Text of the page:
By training birds to ‘get rhythm’, scientists uncover evidence that our capacity to move in time with music may be connected with our ability to learn speech.
Even though typical dance-floor activity might suggest otherwise, humans generally demonstrate a remarkable capacity to synchronize their body movements in response to auditory stimuli. But is this ability to move in time to musical rhythm a uniquely human trait?
Some animals are capable of vocal learning, changing the sounds they make in response to those they hear from other members of their species. Scientists have hypothesized that such behavior may be associated with the capacity for so-called ‘rhythmic synchronization’. “Motor control of vocal organs is naturally important in vocal learning,” says Yoshimasa Seki of the RIKEN Brain Science Institute in Wako. “Once auditory-motor coordination in the vocal control system has been established, a similar auditory-motor transformation system for other body parts might be derived from that.”
Studies in vocal-learning species have largely focused on case studies of individual animals, but Seki and colleagues conducted larger-scale experiments and found that budgerigars (Fig. 1) may have an inherent capacity for rhythmic synchronization. The researchers tested their hypothesis by training eight budgerigars to peck a button in response to the rhythm of an external metronome, which could be adjusted to present the birds with audio-visual stimuli at varying intervals.
In all 46 experiments, the birds were able to consistently respond to rhythmic beats within a certain time-frame, demonstrating successful entrainment. However, the accuracy of their timing was dependent on the tempo. Only one out of seven birds was successfully able to match the onset of each beat when the stimuli were generated at 450 millisecond intervals, while all animals achieved this feat when that interval was lengthened to 1,500 or 1,800 milliseconds.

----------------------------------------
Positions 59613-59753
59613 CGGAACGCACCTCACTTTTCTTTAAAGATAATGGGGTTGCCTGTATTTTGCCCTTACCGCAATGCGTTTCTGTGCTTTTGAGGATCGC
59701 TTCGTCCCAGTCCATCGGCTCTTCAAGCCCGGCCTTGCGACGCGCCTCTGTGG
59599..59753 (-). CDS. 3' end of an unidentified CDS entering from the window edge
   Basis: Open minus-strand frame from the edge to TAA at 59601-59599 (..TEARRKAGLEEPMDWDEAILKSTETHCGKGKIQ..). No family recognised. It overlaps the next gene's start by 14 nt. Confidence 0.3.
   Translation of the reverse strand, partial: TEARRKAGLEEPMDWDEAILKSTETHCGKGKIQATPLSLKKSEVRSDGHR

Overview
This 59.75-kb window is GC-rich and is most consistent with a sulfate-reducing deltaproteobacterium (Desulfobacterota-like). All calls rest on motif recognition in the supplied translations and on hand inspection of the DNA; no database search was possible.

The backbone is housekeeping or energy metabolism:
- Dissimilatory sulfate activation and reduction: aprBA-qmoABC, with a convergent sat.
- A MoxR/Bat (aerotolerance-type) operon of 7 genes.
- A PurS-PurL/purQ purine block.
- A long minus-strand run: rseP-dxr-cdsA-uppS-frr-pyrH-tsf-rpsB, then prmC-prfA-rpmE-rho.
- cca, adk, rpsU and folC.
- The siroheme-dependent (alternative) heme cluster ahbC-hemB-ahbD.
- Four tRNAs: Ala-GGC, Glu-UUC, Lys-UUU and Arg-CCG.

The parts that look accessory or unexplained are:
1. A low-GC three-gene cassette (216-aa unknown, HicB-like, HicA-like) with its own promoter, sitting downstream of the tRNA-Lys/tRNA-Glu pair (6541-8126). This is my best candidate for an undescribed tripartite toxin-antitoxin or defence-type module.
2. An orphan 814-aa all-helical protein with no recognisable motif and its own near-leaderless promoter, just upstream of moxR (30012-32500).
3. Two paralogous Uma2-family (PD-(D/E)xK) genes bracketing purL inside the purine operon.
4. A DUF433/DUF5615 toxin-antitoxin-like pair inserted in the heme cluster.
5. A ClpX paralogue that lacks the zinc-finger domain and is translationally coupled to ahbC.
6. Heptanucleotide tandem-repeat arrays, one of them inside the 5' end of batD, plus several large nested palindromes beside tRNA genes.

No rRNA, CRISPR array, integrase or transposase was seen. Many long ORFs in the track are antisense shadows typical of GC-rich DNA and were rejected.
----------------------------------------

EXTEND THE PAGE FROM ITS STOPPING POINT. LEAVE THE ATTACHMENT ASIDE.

To confirm that actual synchronization was taking place, the researchers used computer simulations of other bird behavior scenarios, such as random pecking or responding directly to individual stimuli rather than the rhythm itself. However, none of these alternative models was sufficient to explain the observed activity. “Our results showed that budgerigars can show rhythmic movements synchronized with external stimuli, which means they potentially have this capability of auditory-motor entrainment as a species,” says Seki.
As such, this species may offer a useful model for future investigations of the neurological mechanisms that potentially connect vocal learning with rhythmic synchronization in both birds and humans. “Such studies should contribute to discussions of specific characteristics of the human speech system and its similarity to the vocal learning systems found in other animal species,” explains Seki.